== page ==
First, the underground world of tunnels and caverns that house Niðergeard and groups of sleeping knights is not technically another world but simply a place beneath the surface of modern Great Britain. Entry and exit can be achieved through magical and non-magical means. Freya and Daniel enter through an enchanted archway and leave by crawling out. The underground world also appears to be connected to the sewer system as Freya, Daniel, Ecgbryt, and Swiðgar slosh through a brick-lined sewer during their pusuit of Gád. Daylight filtered through a chandilier illuminates the chamber in which they encounter the Sídhe Nemain. So, it appears someone could accidentally fall into the realm thereunder. Enchantments protect the chambers in which the knights sleep. Freya and Daniel entered through one of these. Swiðgar explains how the enchantment works:
"The moment at which you found us was no time at all; it was what is called a 'time between times.' It was the evening--the 'even-time'--when light and dark are equal. It is a sacred time. It has a strong pull to a certain type of person. The place you found us could be called a 'place between places,' and you yourself are a person between destinies. You have started along a path that you cannot go back on." He smiled at her. "But there will be more paths to choose from and soon. Perhaps one of those will lead you to the place you seek, perhaps somewhere better" (p. 67).
This sounds similar to the way that children are brought into Narnia. They go to Narnia for a purpose, whether or not they are seeking Narnia, but are free to do the wrong thing and suffer the consequences once they get there. Similarly, Freya and Daniel are not seeking it but are allowed into the Realm Thereunder, but still have free will to act as they decide. The "certain type of person" and "person between destinies" part sounds rather vague. Alex provides a further explanation when he enters the knights chamber inside Morven, using a technique he learned from his father.
Alex put his hands up against [a chiseled stone wall] and cleared his mind, thinking only of being between. He had no intents or aims in life; he was open to all options. He was standing at the crossing of all paths. He visualized this last thought as standing in a country road with signs pointing in all directions (p. 272).
This is different from Lewis. The enchantment can be unlocked at a certain time of day by a person in a specific state of mind. Betweenness is the key. Alex demonstrates that one can put themselves in the proper state of mind. Two children who have just turned thirteen are by default in that state of mind.
The second case is travel to and from Elfland. Daniel enters Elfland through the lych-gate at the church and when he leaves, comes out through the lych-gate. Like the enchantments discussed above, the time of day, particularly "even-time" plays a role. The crossing is also limited to certain places. The elf who assists Daniel in crossing back has a list of places in Elfland and when they will be active. To these conditions, another is added. If someone carries one or more objects from the destination world, they are more likely to make the crossing. When Daniel first jumped to Elfland, he was unwittingly carrying a leaf from a tree that grows there. When he left Elfland, he carried several items from modern England supplied by the merchant elf assiting him. (Daniel bought the assistance at a high price. Many of the elves inhabitting Lawhead's Elfland are unscrupulous.)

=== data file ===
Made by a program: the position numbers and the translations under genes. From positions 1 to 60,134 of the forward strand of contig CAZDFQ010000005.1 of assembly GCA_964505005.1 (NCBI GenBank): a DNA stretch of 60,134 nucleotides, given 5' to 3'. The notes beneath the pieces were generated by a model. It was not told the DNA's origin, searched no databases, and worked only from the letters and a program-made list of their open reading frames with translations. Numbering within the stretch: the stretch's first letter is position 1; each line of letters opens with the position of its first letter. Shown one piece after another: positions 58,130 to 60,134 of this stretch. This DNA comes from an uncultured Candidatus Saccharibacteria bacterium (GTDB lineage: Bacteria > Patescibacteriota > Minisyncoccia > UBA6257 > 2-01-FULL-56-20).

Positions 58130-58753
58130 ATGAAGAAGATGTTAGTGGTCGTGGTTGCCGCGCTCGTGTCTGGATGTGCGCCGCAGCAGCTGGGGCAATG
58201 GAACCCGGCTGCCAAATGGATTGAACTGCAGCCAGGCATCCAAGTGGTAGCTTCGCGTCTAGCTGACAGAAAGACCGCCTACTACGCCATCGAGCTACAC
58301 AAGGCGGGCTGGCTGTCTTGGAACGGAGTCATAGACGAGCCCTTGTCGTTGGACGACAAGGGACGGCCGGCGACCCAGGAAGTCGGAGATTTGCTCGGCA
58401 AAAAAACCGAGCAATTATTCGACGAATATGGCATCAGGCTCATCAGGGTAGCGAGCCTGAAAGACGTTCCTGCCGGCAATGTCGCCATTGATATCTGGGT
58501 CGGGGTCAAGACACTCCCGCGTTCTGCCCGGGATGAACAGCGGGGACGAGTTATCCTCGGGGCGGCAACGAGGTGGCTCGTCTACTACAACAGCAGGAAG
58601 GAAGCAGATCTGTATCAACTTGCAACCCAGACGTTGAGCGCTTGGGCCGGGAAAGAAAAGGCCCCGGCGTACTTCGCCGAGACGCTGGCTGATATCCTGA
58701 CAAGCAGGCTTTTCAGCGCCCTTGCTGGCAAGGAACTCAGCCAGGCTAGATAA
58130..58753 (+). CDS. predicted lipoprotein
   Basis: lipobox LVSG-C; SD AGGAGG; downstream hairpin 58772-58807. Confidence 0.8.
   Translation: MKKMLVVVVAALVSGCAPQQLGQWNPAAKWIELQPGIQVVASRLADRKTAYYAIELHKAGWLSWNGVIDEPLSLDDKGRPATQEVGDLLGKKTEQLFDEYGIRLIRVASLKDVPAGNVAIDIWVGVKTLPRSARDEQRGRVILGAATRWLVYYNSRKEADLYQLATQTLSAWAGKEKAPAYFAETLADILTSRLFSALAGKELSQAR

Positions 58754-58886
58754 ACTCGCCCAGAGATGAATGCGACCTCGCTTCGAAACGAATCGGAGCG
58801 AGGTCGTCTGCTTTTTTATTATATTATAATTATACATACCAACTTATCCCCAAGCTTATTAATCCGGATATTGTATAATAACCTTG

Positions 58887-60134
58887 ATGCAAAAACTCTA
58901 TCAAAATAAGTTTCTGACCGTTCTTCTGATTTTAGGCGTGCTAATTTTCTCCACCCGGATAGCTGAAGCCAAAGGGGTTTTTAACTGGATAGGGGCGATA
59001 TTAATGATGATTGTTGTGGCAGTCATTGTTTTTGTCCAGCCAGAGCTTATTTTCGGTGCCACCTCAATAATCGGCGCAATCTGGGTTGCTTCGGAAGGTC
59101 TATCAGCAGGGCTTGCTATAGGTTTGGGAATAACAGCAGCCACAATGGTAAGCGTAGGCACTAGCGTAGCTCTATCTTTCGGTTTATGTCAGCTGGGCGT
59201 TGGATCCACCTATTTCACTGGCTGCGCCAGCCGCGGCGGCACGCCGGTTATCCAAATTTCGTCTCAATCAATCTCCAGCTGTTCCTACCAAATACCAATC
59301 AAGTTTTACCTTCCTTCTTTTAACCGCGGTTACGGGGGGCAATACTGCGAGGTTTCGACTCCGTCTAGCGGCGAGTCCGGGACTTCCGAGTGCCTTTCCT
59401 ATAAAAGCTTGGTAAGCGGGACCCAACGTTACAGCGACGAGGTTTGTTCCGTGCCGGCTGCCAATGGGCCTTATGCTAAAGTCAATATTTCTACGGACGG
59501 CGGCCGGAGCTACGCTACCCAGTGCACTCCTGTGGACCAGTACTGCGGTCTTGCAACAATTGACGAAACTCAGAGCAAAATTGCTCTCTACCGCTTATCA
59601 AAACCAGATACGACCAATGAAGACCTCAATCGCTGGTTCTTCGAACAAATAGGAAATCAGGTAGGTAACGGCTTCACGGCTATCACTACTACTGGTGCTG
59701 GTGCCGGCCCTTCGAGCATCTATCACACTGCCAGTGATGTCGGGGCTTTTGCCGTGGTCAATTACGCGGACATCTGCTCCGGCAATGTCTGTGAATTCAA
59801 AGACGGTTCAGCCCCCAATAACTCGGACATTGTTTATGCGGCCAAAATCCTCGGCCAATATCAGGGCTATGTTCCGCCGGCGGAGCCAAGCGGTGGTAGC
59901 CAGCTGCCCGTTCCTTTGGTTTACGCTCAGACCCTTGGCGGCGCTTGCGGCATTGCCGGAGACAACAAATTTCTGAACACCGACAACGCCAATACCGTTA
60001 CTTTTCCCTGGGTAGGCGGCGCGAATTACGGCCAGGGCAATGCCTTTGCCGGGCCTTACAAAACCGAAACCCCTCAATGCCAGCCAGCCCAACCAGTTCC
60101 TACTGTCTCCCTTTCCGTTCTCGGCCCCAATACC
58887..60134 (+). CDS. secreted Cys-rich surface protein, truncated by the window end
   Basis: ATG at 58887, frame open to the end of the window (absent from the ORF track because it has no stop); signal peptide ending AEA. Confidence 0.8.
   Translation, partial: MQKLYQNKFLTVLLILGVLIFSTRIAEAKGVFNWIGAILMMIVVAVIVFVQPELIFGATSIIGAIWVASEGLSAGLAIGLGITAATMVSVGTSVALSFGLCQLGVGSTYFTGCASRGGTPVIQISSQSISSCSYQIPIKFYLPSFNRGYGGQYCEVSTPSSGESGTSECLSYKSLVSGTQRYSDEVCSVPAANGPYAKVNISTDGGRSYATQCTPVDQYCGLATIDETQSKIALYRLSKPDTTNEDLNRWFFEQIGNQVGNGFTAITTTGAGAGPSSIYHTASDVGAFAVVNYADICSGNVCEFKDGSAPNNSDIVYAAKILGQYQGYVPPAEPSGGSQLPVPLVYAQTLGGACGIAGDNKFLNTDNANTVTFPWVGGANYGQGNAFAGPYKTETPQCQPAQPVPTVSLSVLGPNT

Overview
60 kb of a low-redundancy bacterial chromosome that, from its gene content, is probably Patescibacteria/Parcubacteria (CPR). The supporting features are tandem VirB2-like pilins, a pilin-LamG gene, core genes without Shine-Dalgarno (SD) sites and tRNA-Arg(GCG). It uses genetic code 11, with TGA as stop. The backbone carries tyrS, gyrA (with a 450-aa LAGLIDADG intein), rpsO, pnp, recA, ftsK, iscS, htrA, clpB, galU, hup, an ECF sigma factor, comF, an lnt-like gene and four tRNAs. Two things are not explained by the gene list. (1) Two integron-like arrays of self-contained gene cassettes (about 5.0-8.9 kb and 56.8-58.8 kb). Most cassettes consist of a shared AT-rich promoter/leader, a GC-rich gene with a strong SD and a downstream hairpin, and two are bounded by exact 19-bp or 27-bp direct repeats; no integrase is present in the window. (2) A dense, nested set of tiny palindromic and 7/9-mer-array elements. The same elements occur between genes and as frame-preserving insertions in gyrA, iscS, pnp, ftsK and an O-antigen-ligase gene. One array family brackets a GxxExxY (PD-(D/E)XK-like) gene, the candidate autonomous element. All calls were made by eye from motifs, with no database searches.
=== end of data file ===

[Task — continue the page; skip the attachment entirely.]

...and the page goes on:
It's important for a fantasy world to have consistent rules with regards to anything magical. You might be able to play fast and loose in a short story but not in a novel. If the magic seems arbitrary, the reader will probably become frustrated and loose interest. Our world works according to consistent rules. An invented world should follow suit.
Although Lawhead achieves consistency in his magic, the text suffers from a couple glaring inconsistencies that jarred me out of the story. What's strange is that the errors occurred not hundreds of pages apart but within less than a page of text.
The first inconsistency happens when Ecgbryt threatens to slice up some annoying gnomes.
"I think I understand," said Ecgbryt calmly, drawing his axe. "Hold by, gnome. I am a master axeman and this will be done quickly . . ." (p. 248). ... Ecgbryt was laughing as he sheathed his sword (p. 249; emphasis mine).
I've read the intervening text a couple times and there is no mention of Ecgbryt changing his axe for a sword or drawing one. He is known for wielding an axe.
The second inconsistency occurs when Daniel, Freya, Ecgbryt, and Swiðgar decide to split into pairs to follow different paths in the sewer.
They decided that Ecgbryt would go with Freya, and Swiðgar with Daniel.... Daniel and Ecgbryt walked down the tunnel, along with the flow of the sewer water (p. 341; emphasis mine).
It's sad that these kinds of errors mar an otherwise good story.
In conjunction with the CSFF Blog Tour, I received a free copy of The Realms of Thunder from the publisher.
Book Giveaway: Fellow CSFF blogger Sarah Sawyer is hosting a contest during the tour so stop by her blog to register.
To read more about Ross Lawhead and his work, check out his blog at www.rosslawhead.com/blog.
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